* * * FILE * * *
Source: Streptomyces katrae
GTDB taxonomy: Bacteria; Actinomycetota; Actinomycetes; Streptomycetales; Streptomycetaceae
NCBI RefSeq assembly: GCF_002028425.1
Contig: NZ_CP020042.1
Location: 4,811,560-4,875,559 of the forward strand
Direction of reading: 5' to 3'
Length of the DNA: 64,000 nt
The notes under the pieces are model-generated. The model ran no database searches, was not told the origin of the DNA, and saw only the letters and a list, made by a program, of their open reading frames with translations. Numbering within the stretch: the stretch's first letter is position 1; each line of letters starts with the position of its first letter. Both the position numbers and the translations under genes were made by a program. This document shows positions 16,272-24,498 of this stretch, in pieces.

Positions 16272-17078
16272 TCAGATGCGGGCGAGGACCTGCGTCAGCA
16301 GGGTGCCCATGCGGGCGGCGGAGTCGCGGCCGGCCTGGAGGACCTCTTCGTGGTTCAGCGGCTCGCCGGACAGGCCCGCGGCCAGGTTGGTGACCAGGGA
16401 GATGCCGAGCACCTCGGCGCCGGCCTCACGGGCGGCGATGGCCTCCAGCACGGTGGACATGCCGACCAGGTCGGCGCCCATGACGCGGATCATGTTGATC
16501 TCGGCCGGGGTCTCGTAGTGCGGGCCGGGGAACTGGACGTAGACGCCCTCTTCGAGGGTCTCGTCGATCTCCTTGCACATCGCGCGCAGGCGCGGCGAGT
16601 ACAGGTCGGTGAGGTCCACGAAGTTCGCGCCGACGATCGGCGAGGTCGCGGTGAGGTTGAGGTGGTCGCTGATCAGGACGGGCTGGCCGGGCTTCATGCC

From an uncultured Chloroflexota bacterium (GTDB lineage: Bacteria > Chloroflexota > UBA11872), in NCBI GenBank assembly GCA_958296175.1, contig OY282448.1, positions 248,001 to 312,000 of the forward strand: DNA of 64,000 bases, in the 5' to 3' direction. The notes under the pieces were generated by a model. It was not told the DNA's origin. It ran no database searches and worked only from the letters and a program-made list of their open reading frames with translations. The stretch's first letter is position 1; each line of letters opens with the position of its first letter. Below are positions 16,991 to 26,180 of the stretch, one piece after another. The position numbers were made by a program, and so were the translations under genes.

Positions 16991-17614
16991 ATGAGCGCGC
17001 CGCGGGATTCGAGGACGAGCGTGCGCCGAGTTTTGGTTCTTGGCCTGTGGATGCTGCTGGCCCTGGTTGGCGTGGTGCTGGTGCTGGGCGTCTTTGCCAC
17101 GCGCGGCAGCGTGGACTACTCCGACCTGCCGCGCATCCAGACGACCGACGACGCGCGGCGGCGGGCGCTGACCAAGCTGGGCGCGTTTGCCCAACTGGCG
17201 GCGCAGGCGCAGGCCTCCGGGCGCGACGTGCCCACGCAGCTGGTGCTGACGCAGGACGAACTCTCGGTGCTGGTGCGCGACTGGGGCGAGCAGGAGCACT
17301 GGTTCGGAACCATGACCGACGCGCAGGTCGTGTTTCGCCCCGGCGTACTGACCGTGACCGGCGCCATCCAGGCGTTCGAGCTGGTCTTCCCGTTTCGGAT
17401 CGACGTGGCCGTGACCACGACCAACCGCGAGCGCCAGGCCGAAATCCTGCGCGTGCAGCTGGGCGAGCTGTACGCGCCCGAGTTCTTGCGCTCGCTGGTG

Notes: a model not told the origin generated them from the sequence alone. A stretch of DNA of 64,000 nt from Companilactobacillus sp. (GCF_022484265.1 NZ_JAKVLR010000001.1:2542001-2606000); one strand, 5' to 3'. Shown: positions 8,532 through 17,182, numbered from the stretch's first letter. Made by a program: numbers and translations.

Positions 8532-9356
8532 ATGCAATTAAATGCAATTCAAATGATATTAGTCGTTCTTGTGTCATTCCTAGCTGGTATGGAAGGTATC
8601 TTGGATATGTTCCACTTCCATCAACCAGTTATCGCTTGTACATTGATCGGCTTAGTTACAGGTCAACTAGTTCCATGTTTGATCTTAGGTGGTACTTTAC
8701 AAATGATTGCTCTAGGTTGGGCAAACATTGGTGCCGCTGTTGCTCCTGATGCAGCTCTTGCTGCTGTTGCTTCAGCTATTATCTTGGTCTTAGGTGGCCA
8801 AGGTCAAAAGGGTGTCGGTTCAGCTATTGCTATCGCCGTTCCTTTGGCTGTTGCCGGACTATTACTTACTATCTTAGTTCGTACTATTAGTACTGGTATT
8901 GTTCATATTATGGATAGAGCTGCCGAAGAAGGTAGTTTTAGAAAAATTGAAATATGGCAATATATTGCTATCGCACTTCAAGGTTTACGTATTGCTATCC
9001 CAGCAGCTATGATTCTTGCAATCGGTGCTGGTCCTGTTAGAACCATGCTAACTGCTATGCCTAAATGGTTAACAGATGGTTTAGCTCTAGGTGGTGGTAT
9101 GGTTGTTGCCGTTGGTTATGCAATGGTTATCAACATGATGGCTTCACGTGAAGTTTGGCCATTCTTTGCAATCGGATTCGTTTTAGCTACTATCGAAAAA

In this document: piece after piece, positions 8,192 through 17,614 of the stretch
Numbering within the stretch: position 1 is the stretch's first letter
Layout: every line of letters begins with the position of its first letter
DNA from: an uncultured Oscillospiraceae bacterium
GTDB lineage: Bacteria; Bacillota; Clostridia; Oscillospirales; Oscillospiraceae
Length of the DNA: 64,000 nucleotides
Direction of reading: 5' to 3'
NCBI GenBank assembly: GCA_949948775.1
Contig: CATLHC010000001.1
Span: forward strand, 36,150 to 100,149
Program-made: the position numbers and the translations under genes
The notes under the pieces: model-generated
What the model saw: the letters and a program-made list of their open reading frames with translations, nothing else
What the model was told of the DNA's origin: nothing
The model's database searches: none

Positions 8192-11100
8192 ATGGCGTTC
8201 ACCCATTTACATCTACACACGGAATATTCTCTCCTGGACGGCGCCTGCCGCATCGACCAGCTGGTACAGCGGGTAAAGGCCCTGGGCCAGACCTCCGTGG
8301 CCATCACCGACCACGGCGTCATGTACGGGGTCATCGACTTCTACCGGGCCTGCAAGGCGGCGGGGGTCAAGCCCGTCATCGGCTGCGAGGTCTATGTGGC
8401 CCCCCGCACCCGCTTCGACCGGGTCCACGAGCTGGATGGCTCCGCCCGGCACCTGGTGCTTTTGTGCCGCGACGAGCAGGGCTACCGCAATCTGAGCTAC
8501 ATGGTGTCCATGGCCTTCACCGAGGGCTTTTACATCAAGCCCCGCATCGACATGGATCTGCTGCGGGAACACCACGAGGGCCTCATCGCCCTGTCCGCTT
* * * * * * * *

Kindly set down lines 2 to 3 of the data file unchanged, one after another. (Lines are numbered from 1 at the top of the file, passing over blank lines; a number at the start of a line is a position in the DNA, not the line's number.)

GTDB taxonomy: Bacteria; Actinomycetota; Actinomycetes; Streptomycetales; Streptomycetaceae
NCBI RefSeq assembly: GCF_002028425.1